After 13 seasons, I’m not entirely sure who watches the Real Housewives of New York anymore, but I do know it took 13 reasons for Bravo’s infamously segregated Real Housewives franchise to add a Black woman to its New York cast. Like the fictional Sex and the City and Girls before it, the reality show spent over a decade pretending as if Black women don’t exist in every echelon of New York life—with the rare exception of Luann de Lesseps dipping herself in a vat of bronzer to cosplay Diana Ross for Halloween.
So, it shouldn’t come as a surprise that the integration of lawyer and Revolt producer and host Eboni K. Williams, the first Black housewife to enter the cast in May 2021, has been accompanied by some...growing pains, especially following a year of racial reckoning. Like many more established members of the cast, Williams may mingle in high society circles, but she is not one to mince words or avoid difficult conversations. As The Root previously reported in June, she called out some longstanding castmembers during a discussion about their respective educations, Williams being the most accredited of the cast.
“Your white fragility is killing me right now,” Williams reportedly told de Lesseps and fellow RHONY veteran. Ramona Singer.
That conversation was tense, but Williams has apparently (and thankfully) not backed down in the weeks since, pressing on at least one castmember’s most fragile nerve in recent episodes, as reported by Page Six on Wednesday.
Ramona Singer just doesn’t get it.
The “Real Housewives of New York City” staple told new cast member Eboni K. Williams — the show’s first black star — that she doesn’t understand how Williams, an attorney and successful media personality, can talk about “suffering.”
“But you’re living a great life, I don’t understand,” Singer, 64, said on Tuesday night’s episode. “I want to live your life … I want your life, bitch. It’s real good.”
Williams — who has spent much of her short tenure on the show trying to teach her co-stars about issues related to race and the Black Lives Matter movement — acknowledged that she’s heard that viewpoint a lot.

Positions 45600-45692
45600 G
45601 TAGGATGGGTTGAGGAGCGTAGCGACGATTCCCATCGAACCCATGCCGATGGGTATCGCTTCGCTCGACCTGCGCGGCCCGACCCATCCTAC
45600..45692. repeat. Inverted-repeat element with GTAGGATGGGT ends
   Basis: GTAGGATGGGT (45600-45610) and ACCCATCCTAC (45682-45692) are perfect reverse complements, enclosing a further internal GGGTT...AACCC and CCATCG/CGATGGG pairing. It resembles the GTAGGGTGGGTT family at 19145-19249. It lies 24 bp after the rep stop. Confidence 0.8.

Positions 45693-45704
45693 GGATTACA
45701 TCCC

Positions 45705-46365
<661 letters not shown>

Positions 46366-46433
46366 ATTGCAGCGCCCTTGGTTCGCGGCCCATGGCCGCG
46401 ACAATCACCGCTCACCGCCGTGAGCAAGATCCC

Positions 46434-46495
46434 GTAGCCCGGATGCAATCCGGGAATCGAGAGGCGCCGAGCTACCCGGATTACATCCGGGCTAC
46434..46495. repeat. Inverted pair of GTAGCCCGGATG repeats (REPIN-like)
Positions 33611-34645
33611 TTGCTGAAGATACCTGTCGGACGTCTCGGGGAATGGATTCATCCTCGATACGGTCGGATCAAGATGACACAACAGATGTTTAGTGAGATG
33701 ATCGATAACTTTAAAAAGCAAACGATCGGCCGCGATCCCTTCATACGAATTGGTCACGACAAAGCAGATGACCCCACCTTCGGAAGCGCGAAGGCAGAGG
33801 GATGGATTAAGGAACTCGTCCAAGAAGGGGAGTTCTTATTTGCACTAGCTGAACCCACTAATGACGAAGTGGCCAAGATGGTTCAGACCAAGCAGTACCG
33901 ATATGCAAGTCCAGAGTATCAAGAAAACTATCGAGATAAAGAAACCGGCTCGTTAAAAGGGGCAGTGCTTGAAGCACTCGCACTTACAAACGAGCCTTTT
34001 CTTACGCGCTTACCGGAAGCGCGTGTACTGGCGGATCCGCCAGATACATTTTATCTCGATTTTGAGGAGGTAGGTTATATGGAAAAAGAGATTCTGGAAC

“Ramona’s saying something that a lot of people who look at me feel, which is you talk about Black Lives Matter and you talk about black subordination of life, but I’m looking and I’m seeing a first-class existence,” Williams, 37, said.
Singer responded by saying, “You said you’ve suffered. I said, ‘Looking at you, I don’t think you suffer.’”
Now, if Page Six (part of the traditionally conservative New York Post) says you don’t get it, trust: you don’t. But at least one RHONY castmate came to Williams’ defense—at least, during a confessional. Leah McSweeney reportedly told the cameras, “Just because she’s doing well doesn’t mean she didn’t struggle or that she didn’t have to face any racism or sexism or whatever.”
But this isn’t the first time Williams and Singer have bumped heads on pertinent issues, despite the 38-year-old expressing a desire to “have a real friendship” with the 64-year-old socialite. Feeling that connection should include getting a grasp on Singer’s values, Williams attempted to broach the subject of politics, much to Singer’s discomfort, as Page Six reported last week.
“Let’s just have a nice evening, I don’t want to talk politics,” Singer said after Williams asked for her thoughts, before repeatedly proclaiming that she does not like to discuss politics with friends.
Singer, who got up multiple times throughout the heated exchange — heading to the bar and her bedroom — eventually declared that she was going to leave her own apartment.
“I’m going to take a step away because you know what, I don’t want to do this. I don’t. I’m liking you. I don’t know you that well, feel like you’re teaching me, you’re preaching me,” Singer told Williams.
Williams, a Biden-Harris supporter, responded: “I’m trying to understand what your values are because if we can assess and have any alignment, right, on values, we can have a real friendship.” Singer dismissed the plea, saying she simply wanted “to have fun” after a “really hard week.” Williams then doubled down on her earlier assessments of the crew, saying, “that’s your privilege, this is the white female fragility.”
I mean...where is lie? (Meanwhile, anyone else thinking this is why they rarely let the white housewives and Black housewives play together?)
After Singer accused Williams of being “preachy,” Williams rightly called her out for “gaslighting” her, adding, “you can’t like me only when I say the things you want me to say.”
Singer again dismissed Williams’ concerns, telling her she didn’t care to discuss “race, religion or creed.”
“Ramona, that’s who I am,” Williams responded.
Granted, I didn’t watch the episode (and likely would’ve thrown something at my TV had I attempted to), but Page Six reported that all ended well between the two. That is, if you consider being called “a a strong black bitch” a compliment.
Williams and Singer were able to hug it out by the episode’s end, with Williams telling her co-star, “I’m not going to treat you with kid gloves and white fragility because you’re a strong white woman.”
“And you’re a strong black bitch,” Singer responded.
Yeah, I’d need a new TV about now.